I didn't think I'd start out doing a series of blog posts about writers I admired and influenced me, but the one on John D. MacDonald was popular, so I thought I'd do one about Philip K. Dick.
To be honest, I was looking for ways to promote 3 Very Quirky Tales and I always search for Philip K. Dick (PKD) sites because the first tale in my trilogy, Tell Us Everything is a sci-fi work in which I really tried to channel PKD.
One of the many things I admired about his writing is how quickly he could set a scene and grab the reader and not let go. I hope all three stories in Quirky (also on Smashwords) might grab you.
I encountered PKD in high school. That was in Larned, KS. Our access to books was the small library and then Knupp's Drug Store (yep, with a counter, cherry cokes and all that) that had a magazine sales rack and above the magazines a shelf for paperback books. I knew the day the salesman stopped by to bring in new books, so Wednesdays after school it was stop at Knupp's, get that cherry coke, and look at the new titles.
I was drawn to science fiction. I think the first PKD I read was Solar Lottery. It amazes me that I still have the first edition ace paperback, which cost 50c. We're talking a lot of moving around here and storing books while I was in Italy and Japan. We're talking about 50 years here.
PKD showed me that a writer could completely immerse a reader in word-created reality. And what a reality he created. It was a reality that made you question reality. I didn't read his books. I absorbed them.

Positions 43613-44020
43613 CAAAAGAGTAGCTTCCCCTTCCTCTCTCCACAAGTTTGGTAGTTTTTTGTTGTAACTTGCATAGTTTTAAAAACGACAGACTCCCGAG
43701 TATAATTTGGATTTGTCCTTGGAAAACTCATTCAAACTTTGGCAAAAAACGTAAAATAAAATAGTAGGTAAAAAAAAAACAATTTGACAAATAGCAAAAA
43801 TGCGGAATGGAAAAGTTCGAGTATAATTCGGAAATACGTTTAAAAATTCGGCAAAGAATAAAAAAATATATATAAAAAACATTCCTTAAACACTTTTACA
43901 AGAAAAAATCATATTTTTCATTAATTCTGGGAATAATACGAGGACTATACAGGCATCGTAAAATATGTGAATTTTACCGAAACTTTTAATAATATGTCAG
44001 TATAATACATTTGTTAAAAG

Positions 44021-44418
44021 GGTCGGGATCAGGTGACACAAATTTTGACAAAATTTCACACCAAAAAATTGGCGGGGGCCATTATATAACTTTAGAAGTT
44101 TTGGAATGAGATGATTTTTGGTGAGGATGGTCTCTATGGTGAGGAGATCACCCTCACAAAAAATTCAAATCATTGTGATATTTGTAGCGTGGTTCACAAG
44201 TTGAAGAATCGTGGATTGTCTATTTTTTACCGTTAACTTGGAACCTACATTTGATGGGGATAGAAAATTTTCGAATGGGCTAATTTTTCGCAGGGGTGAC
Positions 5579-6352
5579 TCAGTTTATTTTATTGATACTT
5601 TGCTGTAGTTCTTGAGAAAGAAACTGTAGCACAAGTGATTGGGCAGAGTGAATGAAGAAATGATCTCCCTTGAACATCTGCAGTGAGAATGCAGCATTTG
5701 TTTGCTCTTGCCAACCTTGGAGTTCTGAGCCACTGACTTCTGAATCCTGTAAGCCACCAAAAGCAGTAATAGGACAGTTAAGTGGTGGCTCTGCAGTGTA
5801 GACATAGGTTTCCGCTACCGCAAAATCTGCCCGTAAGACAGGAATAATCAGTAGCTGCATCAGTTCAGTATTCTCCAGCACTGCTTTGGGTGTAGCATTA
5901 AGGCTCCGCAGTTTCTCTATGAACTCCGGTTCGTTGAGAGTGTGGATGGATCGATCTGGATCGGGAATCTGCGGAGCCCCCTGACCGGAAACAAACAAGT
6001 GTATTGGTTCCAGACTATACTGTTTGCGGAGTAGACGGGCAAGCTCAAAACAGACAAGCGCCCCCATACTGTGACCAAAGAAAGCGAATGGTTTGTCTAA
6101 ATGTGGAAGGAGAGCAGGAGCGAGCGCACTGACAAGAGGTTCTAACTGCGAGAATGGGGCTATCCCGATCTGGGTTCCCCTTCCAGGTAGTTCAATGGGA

There are many works out there discussing his books and his craft and his tortured brain. I could add nothing except this acknowledgement:
I have a bookcase of six shelves I built in my small den. Not enough room for all my books. Which ones to put there? I was reminded of Harold Bloom's, The Western Canon. This book has been viewed by some as a sort of list for literary elite snobs or his view of the most influential books. What I understood Bloom to be saying is because of the books he lists, we are the way we are today.
So that's how I looked at the books in my library. Which ones made me the way I am today? So on those shelves is the Travis McGee series by John D. MacDonald and one five-foot shelf is all PKD. And I turned on my son and so we both still collect, although rarely will you find the old paperbacks in any used bookstore. He's caught on. Also on those shelves is the Fu Manchu series by Sax Rohmer, the works of John Le Carre, Eric Remarque, and more (am I committing to a blog post about each? We'll see).